It should be borne in mind, however, that all of these and similar terms are to be associated with the appropriate physical quantities and are merely convenient labels applied to these quantities. Unless specifically stated otherwise, it is to be appreciated that throughout the present invention, discussions utilizing terms such as “processing” or “computing” or “calculating” or “determining” or the like, may refer to the action and processes of a computer system, or similar electronic computing device, that manipulates and transforms data represented as physical (electronic) quantities within the computer system's registers and memories into other data similarly represented as physical quantities within the computer-system memories or registers or other such information storage, transmission or display devices.

Furthermore, processor 100, or any other component or portion of a component designed according to an embodiment of the present invention, may be designed in various stages, from creation to simulation to fabrication. Data representing a design may represent the design in a number of manners. First, as is useful in simulations, the hardware may be represented using a hardware description language or another functional description language. Additionally or alternatively, a circuit level model with logic and/or transistor gates may be produced at some stages of the design process. Furthermore, most designs, at some stage, reach a level where they may be modeled with data representing the physical placement of various devices in the case where conventional semiconductor fabrication techniques are used, the data representing the device placement model may be the data specifying the presence or absence of various features on different mask layers for masks used to produce an integrated circuit.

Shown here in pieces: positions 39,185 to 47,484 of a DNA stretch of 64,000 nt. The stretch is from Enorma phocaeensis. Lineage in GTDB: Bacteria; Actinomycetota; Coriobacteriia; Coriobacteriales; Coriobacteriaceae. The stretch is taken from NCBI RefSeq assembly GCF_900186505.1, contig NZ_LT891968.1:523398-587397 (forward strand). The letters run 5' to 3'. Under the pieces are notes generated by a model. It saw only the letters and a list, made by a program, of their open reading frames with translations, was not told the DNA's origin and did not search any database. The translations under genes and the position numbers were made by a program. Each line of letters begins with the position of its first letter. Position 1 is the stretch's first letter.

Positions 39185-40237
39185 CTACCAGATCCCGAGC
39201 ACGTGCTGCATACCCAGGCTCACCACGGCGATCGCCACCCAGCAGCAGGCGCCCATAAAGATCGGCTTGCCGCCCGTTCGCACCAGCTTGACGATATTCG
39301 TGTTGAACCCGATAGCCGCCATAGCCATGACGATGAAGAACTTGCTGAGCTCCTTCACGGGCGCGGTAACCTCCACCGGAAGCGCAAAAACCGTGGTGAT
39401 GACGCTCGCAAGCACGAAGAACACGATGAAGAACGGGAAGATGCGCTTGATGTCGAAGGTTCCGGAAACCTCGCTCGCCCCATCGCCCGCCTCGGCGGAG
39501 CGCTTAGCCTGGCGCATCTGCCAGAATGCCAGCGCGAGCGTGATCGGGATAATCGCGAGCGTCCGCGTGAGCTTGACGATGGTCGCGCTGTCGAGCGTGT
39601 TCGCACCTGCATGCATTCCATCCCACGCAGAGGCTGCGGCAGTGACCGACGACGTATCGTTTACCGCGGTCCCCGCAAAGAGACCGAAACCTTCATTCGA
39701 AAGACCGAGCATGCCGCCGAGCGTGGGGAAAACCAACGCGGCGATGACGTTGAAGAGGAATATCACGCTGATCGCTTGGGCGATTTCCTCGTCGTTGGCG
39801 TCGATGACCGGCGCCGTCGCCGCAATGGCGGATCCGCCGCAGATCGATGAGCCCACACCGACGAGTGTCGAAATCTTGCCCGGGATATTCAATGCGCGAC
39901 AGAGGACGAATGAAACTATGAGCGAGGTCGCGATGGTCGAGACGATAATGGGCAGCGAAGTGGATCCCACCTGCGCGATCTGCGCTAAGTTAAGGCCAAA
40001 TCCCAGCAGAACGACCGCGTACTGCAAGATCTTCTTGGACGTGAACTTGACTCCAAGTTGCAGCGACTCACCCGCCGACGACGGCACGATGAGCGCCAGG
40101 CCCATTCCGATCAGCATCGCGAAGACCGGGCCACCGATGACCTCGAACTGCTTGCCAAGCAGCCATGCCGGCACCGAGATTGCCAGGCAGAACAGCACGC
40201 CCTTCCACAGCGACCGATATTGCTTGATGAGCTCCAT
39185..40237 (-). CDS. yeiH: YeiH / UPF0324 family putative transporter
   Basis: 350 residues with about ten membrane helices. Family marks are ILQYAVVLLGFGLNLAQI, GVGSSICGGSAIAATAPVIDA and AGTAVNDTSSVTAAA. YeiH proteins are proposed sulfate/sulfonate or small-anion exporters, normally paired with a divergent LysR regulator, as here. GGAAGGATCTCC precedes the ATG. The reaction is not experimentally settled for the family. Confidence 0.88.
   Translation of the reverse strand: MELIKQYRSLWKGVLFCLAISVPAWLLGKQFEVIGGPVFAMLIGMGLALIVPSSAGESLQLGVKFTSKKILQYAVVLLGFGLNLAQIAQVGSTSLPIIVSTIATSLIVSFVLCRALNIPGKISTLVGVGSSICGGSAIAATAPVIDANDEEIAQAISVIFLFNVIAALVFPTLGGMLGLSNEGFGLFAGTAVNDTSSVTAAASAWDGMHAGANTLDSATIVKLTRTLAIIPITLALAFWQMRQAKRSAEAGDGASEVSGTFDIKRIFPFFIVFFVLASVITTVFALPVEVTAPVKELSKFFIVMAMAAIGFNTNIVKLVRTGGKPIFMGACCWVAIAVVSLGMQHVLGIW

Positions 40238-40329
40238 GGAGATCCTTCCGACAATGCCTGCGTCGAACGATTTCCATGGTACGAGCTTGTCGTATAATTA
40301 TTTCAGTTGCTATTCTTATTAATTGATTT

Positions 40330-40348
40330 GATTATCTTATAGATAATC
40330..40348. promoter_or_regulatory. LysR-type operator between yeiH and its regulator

In any representation of the design, the data may be stored in any form of a machine-readable medium. An optical or electrical wave modulated or otherwise generated to transmit such information, a memory, or a magnetic or optical storage medium, such as a disc, may be the machine-readable medium. Any of these media may “carry” or “indicate” the design, or other information used in an embodiment of the present invention, such as the instructions in an error recovery routine. When an electrical carrier wave indicating or carrying the information is transmitted, to the extent that copying, buffering, or re-transmission of the electrical signal is performed, a new copy is made. Thus, the actions of a communication provider or a network provider may constitute the making of copies of an article, e.g., a carrier wave, embodying techniques of the present invention.

Thus, apparatuses and methods for protecting data storage structures from intermittent errors have been disclosed. While certain embodiments have been described, and shown in the accompanying drawings, it is to be understood that such embodiments are merely illustrative and not restrictive of the broad invention, and that this invention not be limited to the specific constructions and arrangements shown and described, since various other modifications may occur to those ordinarily skilled in the art upon studying this disclosure. In an area of technology such as this, where growth is fast and further advancements are not easily foreseen, the disclosed embodiments may be readily modifiable in arrangement and detail as facilitated by enabling technological advancements without departing from the principles of the present disclosure or the scope of the accompanying claims.